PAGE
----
Uruguayan Pro-Lifers Call for “Decriminalization of Motherhood”

In late October, pro-life leaders in Uruguay launched hundreds of balloons in a clear signal to the nation’s political leadership that motherhood is a gift to be cherished and protected, not marginalized and attacked. uruguay2

Under the slogan “Let’s decriminalize motherhood”, several Uruguayan pro-life groups met to begin a national dialogue on the results of the partial legalization of abortion. Leaders discussed the costs that women have to pay to become a mother in Uruguay today, and the need to promote a system of protection of motherhood.

The October 26th commemoration began with a rally in front of the Monument to the Mother, which is located across from the Parliamentary Palace. Reflecting the flag of Uruguay and the number of babies killed since the law was passed, blue, yellow and white helium balloons were released, and a bouquet of flowers was placed at the monument by two children, in memory of mothers, who are the secondary victims of abortion.

Participants then crossed to the Legislative Palace, where a ceremony was held in the lobby of the House of Representatives.


First, two women, Alexandra and Monica, gave testimony of the “sufferings and travails” they have had to endure for the “crime” of becoming a mother. Next, five pro-life legislators spoke: Luis Eduardo Pintado Sabini, alternate representative of the Colorado Party for the Department of Canelones, Grisell Pereyra (National Party/Montevideo), Carlos Lafigliola (National Party/Montevideo), María del Carmen Marichal, councilman of the Colorado Party for the City of Montevideo; and Álvaro Dastugue, representative of the National Party for the Department of Montevideo.

Gerardo Amarilla, representative of the National Party for the Department of Rivera and next President to be of the Chamber of Representatives, Valentina Rapela, alternate representative of the Colorado Party for the Department of Montevideo, and Pedro Bordaberry, senator of the Colorado Party sent their greetings to those in attendance.

Teresa Rodríguez, president of Madrinas por la Vida (Godmothers for Life), an NGO that assists vulnerable pregnant women, also addressed the audience. She emphasized that “abortion is not only a problem for the woman, it is a huge social problem that involves all of us. Abortion is the most unjust example of what Pope Francis calls the ‘culture of disposal’ that numbs our consciences and makes us silent accomplices of this terrible event.”

She recalled that the abortion law was passed under false pretenses, such as the false claim from the abortion lobby that 33,000 abortions were already committed every year. This statistic has been refuted in the recent official figures – in fact, maternal mortality had been on the decrease leading up to the change in law, with very low rates compared to other nations.

“The results”, she marked, “have been disastrous. In the first two years, 15,175 children have lost their lives to abortion, and only 8% of mothers who have been advised by the consultant team have decided to give birth. Clearly the law has also failed to end illegal abortion, as shown by the aborted babies found in trash containers. The law has only left mothers abandoned in isolation, fathers whose paternal authority rights have been denied and doctors who are pressured and slandered.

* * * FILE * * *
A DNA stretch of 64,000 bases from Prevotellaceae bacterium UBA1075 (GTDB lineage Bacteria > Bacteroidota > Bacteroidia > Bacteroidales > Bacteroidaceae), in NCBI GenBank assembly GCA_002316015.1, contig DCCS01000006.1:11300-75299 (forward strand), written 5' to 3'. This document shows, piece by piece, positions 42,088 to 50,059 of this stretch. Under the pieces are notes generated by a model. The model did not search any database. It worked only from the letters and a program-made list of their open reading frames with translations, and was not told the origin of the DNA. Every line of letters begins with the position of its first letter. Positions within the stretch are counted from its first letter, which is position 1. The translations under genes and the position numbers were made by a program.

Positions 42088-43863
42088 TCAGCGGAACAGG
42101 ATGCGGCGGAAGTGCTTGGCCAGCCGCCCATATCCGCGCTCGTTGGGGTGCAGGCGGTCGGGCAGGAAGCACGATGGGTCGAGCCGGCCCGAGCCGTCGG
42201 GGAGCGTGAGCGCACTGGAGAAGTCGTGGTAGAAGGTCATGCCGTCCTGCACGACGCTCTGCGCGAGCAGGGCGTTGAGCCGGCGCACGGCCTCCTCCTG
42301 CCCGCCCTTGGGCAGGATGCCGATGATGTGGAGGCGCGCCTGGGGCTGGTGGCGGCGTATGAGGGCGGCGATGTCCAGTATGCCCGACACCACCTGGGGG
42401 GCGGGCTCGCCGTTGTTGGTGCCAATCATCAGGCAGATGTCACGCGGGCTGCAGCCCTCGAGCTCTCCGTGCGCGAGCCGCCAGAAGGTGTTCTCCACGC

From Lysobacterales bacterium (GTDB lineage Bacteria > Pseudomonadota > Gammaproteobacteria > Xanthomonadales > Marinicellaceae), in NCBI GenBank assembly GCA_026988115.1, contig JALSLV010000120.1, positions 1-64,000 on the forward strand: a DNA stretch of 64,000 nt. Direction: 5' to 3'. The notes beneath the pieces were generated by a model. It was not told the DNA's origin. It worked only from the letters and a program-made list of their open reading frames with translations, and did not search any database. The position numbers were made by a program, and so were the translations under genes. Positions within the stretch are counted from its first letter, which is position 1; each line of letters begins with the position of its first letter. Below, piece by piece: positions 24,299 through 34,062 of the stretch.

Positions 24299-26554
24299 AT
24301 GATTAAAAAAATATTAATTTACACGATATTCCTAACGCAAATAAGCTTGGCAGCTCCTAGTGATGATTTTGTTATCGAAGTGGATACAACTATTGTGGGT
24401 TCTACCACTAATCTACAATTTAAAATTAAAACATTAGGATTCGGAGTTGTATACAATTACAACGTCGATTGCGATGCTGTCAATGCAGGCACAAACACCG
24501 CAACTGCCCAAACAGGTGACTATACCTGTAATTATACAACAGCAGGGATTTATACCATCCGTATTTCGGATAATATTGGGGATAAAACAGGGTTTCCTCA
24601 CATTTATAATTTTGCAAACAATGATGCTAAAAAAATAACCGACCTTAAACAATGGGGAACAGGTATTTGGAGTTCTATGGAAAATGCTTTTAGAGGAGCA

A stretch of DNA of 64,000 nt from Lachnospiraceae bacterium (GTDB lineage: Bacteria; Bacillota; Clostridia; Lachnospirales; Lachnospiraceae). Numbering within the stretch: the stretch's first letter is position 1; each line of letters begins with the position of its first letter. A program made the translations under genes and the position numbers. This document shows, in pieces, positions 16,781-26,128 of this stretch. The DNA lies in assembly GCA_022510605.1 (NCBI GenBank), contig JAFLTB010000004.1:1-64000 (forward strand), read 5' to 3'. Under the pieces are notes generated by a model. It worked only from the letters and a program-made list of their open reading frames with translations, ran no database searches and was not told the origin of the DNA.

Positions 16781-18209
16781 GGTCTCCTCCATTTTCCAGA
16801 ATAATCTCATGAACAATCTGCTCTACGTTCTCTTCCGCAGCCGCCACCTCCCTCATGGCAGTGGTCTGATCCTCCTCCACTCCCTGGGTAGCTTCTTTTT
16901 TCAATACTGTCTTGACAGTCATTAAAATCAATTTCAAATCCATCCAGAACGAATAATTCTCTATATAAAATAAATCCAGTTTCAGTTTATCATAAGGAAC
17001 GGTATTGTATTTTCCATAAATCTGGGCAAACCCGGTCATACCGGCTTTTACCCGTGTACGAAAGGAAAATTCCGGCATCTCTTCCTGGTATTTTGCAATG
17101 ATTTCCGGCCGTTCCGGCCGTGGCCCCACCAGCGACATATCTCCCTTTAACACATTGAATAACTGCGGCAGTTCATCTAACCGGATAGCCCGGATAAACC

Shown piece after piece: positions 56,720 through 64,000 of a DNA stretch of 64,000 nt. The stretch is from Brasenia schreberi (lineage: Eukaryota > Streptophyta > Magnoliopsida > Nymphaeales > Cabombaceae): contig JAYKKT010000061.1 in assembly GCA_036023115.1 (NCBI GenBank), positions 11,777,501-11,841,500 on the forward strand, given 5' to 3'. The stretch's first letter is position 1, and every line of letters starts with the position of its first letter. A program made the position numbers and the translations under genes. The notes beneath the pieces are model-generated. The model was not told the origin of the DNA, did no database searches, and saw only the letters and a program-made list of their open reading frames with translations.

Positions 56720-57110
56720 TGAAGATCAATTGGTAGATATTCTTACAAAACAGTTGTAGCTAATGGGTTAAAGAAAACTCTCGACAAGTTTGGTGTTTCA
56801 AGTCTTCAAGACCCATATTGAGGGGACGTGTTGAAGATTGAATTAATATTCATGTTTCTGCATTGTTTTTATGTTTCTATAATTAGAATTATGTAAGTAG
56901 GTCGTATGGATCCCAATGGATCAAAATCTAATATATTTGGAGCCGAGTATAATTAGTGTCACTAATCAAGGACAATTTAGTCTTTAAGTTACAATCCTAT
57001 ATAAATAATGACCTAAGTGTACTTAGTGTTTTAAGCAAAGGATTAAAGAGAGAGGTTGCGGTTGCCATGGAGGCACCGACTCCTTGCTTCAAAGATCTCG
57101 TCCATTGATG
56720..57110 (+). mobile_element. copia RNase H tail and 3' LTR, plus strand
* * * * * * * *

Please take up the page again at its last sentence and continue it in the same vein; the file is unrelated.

She continued:

Since abortion became legal the pregnant woman in vulnerable situations continues to be alone, stigmatized, pressured by her family, pressured by the context, pressured by her fears and sorrows, and by a dehumanized society that does not care. Apart for some organizations that provide them with support and refuge, our society only offers them abortion, abortion and more abortion. And the causes that led them to it (e.g. fear of being thrown out of home or work, having to abandon their studies, not knowing how to feed their children) are never addressed. Moreover, recently published data proves that the adoption system is broken.

Thus, there is an urgent need in Uruguay to ‘decriminalize maternity,’ so that becoming a mother not be a ‘crime’ sentenced with so many social penalties: loneliness, stress, stigma, anxiety, unfair costs and being forced to give up your job or studies. The testimonies we have heard are clear examples of what happens in this country when a woman gets pregnant: problems seem to multiply and life becomes a blind alley. Women are left in utter helplessness since during the medical consultation abortion is offered as if it were nothing more than removing a cyst, to be executed without delay, lest the mother should change her mind.

These women do not need suggestions on how to end their baby’s life, which will bring them only harm such as depression, addictions, insomnia, and violence, even years afterwards. They need support, words of hope, educational and work programs, economic benefits that allow them to go on with their pregnancy. It is false to claim that a woman who is considering an abortion will go through with it no matter what. In the 17 years Madrinas por la Vida has been working, we can boast that no woman who approached us decided to abort. We need to accompany these women and their babies, and never discard them. Unfortunately, no alternatives are offered in health centers, because there is not one state plan of real support for motherhood in this county. Therefore, we advocate for policies that offer true social assistance to mothers, and that would replace the abortion law passed three years ago.



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